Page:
Most participants specified that money and poverty played a significant role in the violation of AGYW’s rights. Participants recalled stories of desperate family members for whom money was a driver for them facilitating their daughters to engage in underage sex and child marriage. However, parents’ actions were not always described as seeking monetary gain. A local leader noted that parents forced their children to marry because it mirrored their own experience.

“…our problem is with the parents who force their children to get married fast mainly because the parents too got married early.” Number 5, Focus Group 4.

AGYW also described experiences where perpetrators with money were treated differently, and a perpetrator’s word was considered more credible than the word of assaulted AGYW. Other AGWY described experiences of attempted corruption of their rights for money.

“My uncle came home and he was kind of forcing me to accept money from him which was 500,000shs and placed it on the table asking me to get the money and testify in court saying I wanted what happened to me.” Number 4, Focus Group 2.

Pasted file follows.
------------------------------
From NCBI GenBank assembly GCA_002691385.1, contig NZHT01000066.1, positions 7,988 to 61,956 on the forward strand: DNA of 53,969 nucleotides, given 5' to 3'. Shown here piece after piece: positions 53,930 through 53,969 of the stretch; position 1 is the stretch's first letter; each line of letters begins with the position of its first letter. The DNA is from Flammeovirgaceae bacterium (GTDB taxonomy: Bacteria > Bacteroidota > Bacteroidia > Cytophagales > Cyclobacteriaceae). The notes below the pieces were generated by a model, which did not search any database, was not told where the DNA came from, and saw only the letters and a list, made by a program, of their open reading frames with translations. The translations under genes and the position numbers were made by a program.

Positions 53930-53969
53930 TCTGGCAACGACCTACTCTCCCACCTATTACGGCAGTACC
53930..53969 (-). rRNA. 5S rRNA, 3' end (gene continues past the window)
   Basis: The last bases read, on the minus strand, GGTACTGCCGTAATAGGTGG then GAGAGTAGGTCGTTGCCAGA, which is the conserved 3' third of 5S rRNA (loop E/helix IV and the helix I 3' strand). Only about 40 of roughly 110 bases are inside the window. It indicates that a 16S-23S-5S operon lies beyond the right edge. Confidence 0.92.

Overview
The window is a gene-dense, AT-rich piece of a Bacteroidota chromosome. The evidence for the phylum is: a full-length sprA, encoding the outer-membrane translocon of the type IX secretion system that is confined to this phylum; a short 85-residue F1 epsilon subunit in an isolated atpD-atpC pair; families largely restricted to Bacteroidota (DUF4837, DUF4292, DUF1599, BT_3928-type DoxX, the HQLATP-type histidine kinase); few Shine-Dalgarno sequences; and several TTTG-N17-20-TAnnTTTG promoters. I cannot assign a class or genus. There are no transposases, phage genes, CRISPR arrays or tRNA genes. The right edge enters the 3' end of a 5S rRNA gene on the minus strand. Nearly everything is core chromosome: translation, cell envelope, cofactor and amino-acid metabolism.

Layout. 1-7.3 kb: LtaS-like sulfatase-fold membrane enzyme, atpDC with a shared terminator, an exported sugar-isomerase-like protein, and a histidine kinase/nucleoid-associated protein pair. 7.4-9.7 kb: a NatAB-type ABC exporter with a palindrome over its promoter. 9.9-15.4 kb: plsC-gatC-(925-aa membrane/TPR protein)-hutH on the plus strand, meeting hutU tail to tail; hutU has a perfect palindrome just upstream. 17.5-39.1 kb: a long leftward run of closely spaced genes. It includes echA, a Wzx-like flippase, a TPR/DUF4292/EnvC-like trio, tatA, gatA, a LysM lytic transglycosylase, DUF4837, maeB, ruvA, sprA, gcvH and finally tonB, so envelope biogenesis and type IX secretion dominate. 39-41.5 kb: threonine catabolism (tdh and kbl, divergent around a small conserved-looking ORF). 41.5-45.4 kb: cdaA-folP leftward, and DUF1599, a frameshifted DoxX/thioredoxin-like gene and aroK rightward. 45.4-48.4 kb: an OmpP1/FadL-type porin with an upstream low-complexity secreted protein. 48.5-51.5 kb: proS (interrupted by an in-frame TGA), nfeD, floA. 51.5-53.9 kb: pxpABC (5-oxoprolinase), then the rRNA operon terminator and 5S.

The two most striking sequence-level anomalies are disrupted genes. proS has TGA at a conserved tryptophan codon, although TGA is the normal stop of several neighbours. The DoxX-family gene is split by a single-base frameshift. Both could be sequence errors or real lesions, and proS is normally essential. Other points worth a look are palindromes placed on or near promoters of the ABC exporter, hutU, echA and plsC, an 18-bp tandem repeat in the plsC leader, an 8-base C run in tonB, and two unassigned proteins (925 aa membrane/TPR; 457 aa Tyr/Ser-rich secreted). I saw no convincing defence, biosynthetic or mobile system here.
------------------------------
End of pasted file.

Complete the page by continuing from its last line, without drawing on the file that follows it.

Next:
Many AGYW described guardians and duty-bearers violating their rights. This was echoed by stakeholders and included confidentiality breaches: from teachers to health workers.

“What has brought the biggest issue is health worker, they don’t keep confidentiality. So people will not go to see them if they don’t keep confidentiality.” Number 7, Focus Group 4.

Key informants noted that sexual assault violations were normalized over a certain age. Some participants stated that AGYW are taken advantage of when trying to better their education or obtain jobs. High alcohol and drug use amongst men were named as underlying causes of domestic violence towards women.

“Sexual domestic violence is high in areas like this. For us men, the rate of drinking alcohol and drug abuse—you know what these result into. When they go back home, they harass women, because of poverty and other things. So our sisters have got problems because domestic violence is high and rape.” Unknown Number, Focus Group 3.

Barriers to justice and redress of rights violations

Many stakeholders noted that while official channels existed for women to redress their rights, cases were often informally handled between families. These ‘community courts’ left little support for women involved.

“The other challenge that we have is that parents also always negotiate with the people that rape their children and we find ourselves in situations where cases are settled between families without consideration of the challenges that the survivor is going through or even worse still the diseases she may contract from such experiences.” Number 5, Focus Group 4.